Please join us for the inaugural Hayden Schilling Lecture, a talk by the distinguished historian, Susan Grayzel, on women’s experience in the First World War. The event, open to the public, will take place on Tuesday, September 10 at 4:00 pm in the Lean Lecture Room.
Grayzel is Professor of History at Utah State University, having previously served as Director of the Sarah Isom Center for Women and Gender Studies at the University of Mississippi. She is the author of several award-winning works, including War: Gender, Motherhood, and Politics in Britain and France during the First World War (1999) and At Home and Under Fire: Air Raids & Culture in Britain from the Great War to the Blitz (2012). She will also be leading a faculty workshop and meeting with students.
This talk is the first of what will be an annual event, The Hayden Schilling Lecture, supported by the Hayden Schilling Fund for History.
More details below. We hope to see you there! Greg Shaya, History
Susan R. Grayzel, Utah State University
The Hayden Schilling Lecture: “Did Women Have a Great War? Reflections on Women’s Experiences 100 Years On”
Tuesday, September 10, 4:00 pm, Lean Lecture Room
This talk explores some of the ways in which women experienced the First World War in order to ask if women’s “had a great war.” It examines not only what women across a range of backgrounds and circumstances did during the war—where, how, and why they participated and what they thought about this—but as important, what a focus on women might add to our understanding of the First World War itself.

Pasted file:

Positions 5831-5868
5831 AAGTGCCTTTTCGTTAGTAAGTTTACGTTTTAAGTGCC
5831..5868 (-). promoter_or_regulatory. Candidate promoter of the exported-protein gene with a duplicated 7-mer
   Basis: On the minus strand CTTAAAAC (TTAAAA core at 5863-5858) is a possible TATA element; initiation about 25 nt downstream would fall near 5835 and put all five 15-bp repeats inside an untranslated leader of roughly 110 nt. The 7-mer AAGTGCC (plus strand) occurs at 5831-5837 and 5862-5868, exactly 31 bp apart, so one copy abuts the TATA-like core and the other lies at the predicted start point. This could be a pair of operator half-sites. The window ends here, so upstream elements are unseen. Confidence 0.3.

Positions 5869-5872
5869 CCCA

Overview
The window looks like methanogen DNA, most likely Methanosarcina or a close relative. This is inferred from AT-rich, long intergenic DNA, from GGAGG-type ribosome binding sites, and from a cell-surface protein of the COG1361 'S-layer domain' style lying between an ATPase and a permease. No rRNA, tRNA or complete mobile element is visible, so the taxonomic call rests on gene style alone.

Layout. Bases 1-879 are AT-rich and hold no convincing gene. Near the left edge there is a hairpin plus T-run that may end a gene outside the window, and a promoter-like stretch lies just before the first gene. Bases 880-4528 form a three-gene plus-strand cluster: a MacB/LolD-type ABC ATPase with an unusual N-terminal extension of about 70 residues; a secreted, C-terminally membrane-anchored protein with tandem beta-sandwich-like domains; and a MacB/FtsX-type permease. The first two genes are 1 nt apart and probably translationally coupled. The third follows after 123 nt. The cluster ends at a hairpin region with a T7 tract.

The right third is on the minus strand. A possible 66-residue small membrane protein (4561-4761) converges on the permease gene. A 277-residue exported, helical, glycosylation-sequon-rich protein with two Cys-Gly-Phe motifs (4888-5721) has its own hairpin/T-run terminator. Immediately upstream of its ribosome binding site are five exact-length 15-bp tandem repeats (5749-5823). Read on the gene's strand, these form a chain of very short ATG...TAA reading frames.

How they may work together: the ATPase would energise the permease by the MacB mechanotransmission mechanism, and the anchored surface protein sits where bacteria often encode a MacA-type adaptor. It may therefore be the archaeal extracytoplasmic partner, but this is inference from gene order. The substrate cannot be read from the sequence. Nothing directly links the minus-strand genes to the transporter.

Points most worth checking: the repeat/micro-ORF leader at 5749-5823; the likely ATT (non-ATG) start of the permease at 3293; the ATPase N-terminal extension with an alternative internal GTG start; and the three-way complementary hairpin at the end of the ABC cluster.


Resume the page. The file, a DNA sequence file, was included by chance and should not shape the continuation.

Meeting with Prof. Grayzel
Prof. Grayzel will be available to meet with students during the day on Tuesday, September 10. If you are interested in meeting with Prof. Grayzel – perhaps if you are working on topics of British history, gender history, war and gender – please contact Greg Shaya in the Department of History (firstname.lastname@example.org).
Susan R. Grayzel joined the faculty at Utah State University in 2017, teaching classes in modern European history, gender and women’s history, and the history of total war, having previously been Professor of History at the University of Mississippi, where she was also Director of the Sarah Isom Center for Women and Gender Studies. Her most recent publications include Gender and the Great War (Oxford University Press, 2017), co-edited with Tammy M. Proctor. Her previous books include Women’s Identities at War: Gender, Motherhood and Politics in Britain and France during the First World War (1999) and At Home and Under Fire: Air Raids & Culture in Britain from the Great War to the Blitz (2012). She is engaged in two current research projects; one tracing how the civilian gas mask came to embody efforts to address the consequences of chemical warfare in the British empire, c. 1915-45, and the second with Prof. Lucy Noakes (University of Essex) on gender, citizenship, and civil defense in twentieth-century Britain. She is spending the academic year 2019-20, first as a visiting fellow at All Souls College (Oxford) for Michaelmas term 2019 and then as UK Fulbright Distinguished Chair at the University of Leeds from mid-January to mid-July 2020.